The Citizens' Assembly was supposed to start in October, but it was finally postponed to the end of the year, and will run over for 6 months.
After a first citizens' assembly in 2016, the Irish government decided to launch a new one about gender equality. The Citizens' Assembly will focus on gender pay gap, the co-responsibility for parental care and women empowerment. The aim of the Citizens' Assembly will be to examine and to bring forward proposals on gender equality.
Therefore, a panel of 99 citizens will be randomly selected from the electoral register in order to be representative of the population. The conclusions of the citizen assembly will then be transferred to the House of the Oireachtas, Ireland's legislature so they can rule about the proposals.
After that, another citizens' assembly will take place on the issue of local government with a different 99 people panel. This Citizens' Assembly will have to examine the model of local government of Dublin. Indeed, the Assembly will, for example, look at the issue of having a directly elected mayor or not.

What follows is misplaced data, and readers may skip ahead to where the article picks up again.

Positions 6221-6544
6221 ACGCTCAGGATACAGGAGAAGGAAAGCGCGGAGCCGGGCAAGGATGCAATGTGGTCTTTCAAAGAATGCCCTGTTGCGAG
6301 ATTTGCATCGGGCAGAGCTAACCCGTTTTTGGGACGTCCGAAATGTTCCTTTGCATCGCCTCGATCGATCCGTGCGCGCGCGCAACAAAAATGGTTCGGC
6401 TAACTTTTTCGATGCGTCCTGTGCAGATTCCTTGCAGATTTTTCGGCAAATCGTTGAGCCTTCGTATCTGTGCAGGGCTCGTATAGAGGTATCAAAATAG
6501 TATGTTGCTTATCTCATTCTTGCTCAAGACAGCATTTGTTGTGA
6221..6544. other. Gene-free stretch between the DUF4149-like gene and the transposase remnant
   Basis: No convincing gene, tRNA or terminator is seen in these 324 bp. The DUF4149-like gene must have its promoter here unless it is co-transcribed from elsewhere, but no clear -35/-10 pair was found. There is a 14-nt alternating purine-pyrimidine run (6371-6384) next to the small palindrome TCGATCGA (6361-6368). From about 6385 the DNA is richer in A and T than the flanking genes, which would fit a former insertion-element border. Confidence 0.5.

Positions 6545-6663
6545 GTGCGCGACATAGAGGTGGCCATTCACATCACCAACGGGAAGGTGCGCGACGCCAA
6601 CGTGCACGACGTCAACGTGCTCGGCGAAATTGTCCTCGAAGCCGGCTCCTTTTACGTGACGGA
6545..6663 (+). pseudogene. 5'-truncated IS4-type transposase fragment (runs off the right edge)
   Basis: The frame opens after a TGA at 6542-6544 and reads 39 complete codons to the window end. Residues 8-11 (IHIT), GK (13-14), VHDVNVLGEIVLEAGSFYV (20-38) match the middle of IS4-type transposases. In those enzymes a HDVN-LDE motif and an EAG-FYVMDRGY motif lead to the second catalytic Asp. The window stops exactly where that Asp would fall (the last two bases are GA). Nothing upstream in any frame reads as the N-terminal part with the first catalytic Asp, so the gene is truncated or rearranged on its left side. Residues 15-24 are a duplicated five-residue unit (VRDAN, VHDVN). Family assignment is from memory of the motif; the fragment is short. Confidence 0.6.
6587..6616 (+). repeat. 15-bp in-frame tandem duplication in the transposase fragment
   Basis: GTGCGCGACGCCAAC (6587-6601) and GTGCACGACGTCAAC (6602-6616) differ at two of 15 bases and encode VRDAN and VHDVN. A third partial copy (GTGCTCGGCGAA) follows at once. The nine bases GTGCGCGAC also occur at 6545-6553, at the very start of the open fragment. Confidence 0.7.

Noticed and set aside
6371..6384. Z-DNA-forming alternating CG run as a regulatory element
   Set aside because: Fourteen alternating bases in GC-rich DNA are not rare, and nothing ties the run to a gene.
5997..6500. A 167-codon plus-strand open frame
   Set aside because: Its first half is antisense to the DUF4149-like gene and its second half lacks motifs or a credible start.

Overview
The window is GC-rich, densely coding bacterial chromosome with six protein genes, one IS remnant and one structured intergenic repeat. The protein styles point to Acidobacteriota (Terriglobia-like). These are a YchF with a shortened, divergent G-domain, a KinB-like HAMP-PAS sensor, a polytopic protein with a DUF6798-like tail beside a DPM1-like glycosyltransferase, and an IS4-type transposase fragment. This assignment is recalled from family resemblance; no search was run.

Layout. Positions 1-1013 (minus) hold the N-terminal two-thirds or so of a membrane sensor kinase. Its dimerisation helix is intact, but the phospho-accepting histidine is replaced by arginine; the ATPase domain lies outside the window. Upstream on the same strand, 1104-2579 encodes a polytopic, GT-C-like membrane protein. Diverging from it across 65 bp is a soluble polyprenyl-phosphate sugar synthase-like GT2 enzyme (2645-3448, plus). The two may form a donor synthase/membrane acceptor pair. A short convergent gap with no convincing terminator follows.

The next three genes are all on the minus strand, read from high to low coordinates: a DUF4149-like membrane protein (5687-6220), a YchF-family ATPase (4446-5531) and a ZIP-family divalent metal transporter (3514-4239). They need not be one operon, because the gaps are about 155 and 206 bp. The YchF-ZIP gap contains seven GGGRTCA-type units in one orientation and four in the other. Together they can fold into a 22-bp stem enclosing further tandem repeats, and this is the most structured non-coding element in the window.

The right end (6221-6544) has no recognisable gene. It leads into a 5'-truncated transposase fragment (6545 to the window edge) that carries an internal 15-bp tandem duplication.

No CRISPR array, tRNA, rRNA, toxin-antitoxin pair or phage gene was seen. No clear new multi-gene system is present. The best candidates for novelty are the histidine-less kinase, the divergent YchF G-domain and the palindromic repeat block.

The Citizens' Assembly on gender equality will be chaired by Dr Catherine Day, the former Secretary General of the European Commission. The organization of such a Citizens' Assembly reflects the will of Irish government to make Ireland an equal country as the Taoiseach declared that " I don't think anyone can argue, for a second, that Ireland is a country in which men and women are equal".